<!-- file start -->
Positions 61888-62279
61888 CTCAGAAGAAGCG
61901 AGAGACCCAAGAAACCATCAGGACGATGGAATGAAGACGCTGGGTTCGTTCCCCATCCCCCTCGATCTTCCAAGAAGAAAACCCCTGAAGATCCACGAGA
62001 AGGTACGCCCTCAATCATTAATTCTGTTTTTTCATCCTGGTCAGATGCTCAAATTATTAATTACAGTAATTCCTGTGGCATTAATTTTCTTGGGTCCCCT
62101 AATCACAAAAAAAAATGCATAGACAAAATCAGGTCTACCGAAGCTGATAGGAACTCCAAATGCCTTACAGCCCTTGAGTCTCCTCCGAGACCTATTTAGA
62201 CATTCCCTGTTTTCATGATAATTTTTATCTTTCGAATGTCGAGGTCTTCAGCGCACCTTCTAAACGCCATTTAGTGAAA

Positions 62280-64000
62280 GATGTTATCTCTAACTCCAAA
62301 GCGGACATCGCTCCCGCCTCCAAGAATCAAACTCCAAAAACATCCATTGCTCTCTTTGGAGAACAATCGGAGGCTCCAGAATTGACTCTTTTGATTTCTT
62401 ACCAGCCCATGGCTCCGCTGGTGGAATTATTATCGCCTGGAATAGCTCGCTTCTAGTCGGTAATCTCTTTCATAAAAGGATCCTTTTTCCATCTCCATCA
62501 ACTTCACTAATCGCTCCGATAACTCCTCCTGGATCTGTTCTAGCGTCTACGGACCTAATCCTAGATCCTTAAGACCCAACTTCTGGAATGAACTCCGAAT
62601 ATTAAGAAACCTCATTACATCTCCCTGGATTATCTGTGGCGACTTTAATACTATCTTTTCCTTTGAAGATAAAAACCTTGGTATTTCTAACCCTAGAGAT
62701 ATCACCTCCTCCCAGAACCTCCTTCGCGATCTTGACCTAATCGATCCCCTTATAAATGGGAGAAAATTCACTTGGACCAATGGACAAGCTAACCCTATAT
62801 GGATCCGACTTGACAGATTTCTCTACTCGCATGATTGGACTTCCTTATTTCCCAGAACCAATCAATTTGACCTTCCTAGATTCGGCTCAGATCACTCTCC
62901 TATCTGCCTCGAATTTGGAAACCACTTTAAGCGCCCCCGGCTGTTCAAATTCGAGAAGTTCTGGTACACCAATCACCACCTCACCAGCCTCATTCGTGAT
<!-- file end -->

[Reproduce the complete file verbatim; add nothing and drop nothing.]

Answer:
Positions 61888-62279
61888 CTCAGAAGAAGCG
61901 AGAGACCCAAGAAACCATCAGGACGATGGAATGAAGACGCTGGGTTCGTTCCCCATCCCCCTCGATCTTCCAAGAAGAAAACCCCTGAAGATCCACGAGA
62001 AGGTACGCCCTCAATCATTAATTCTGTTTTTTCATCCTGGTCAGATGCTCAAATTATTAATTACAGTAATTCCTGTGGCATTAATTTTCTTGGGTCCCCT
62101 AATCACAAAAAAAAATGCATAGACAAAATCAGGTCTACCGAAGCTGATAGGAACTCCAAATGCCTTACAGCCCTTGAGTCTCCTCCGAGACCTATTTAGA
62201 CATTCCCTGTTTTCATGATAATTTTTATCTTTCGAATGTCGAGGTCTTCAGCGCACCTTCTAAACGCCATTTAGTGAAA

Positions 62280-64000
62280 GATGTTATCTCTAACTCCAAA
62301 GCGGACATCGCTCCCGCCTCCAAGAATCAAACTCCAAAAACATCCATTGCTCTCTTTGGAGAACAATCGGAGGCTCCAGAATTGACTCTTTTGATTTCTT
62401 ACCAGCCCATGGCTCCGCTGGTGGAATTATTATCGCCTGGAATAGCTCGCTTCTAGTCGGTAATCTCTTTCATAAAAGGATCCTTTTTCCATCTCCATCA
62501 ACTTCACTAATCGCTCCGATAACTCCTCCTGGATCTGTTCTAGCGTCTACGGACCTAATCCTAGATCCTTAAGACCCAACTTCTGGAATGAACTCCGAAT
62601 ATTAAGAAACCTCATTACATCTCCCTGGATTATCTGTGGCGACTTTAATACTATCTTTTCCTTTGAAGATAAAAACCTTGGTATTTCTAACCCTAGAGAT
62701 ATCACCTCCTCCCAGAACCTCCTTCGCGATCTTGACCTAATCGATCCCCTTATAAATGGGAGAAAATTCACTTGGACCAATGGACAAGCTAACCCTATAT
62801 GGATCCGACTTGACAGATTTCTCTACTCGCATGATTGGACTTCCTTATTTCCCAGAACCAATCAATTTGACCTTCCTAGATTCGGCTCAGATCACTCTCC
62901 TATCTGCCTCGAATTTGGAAACCACTTTAAGCGCCCCCGGCTGTTCAAATTCGAGAAGTTCTGGTACACCAATCACCACCTCACCAGCCTCATTCGTGAT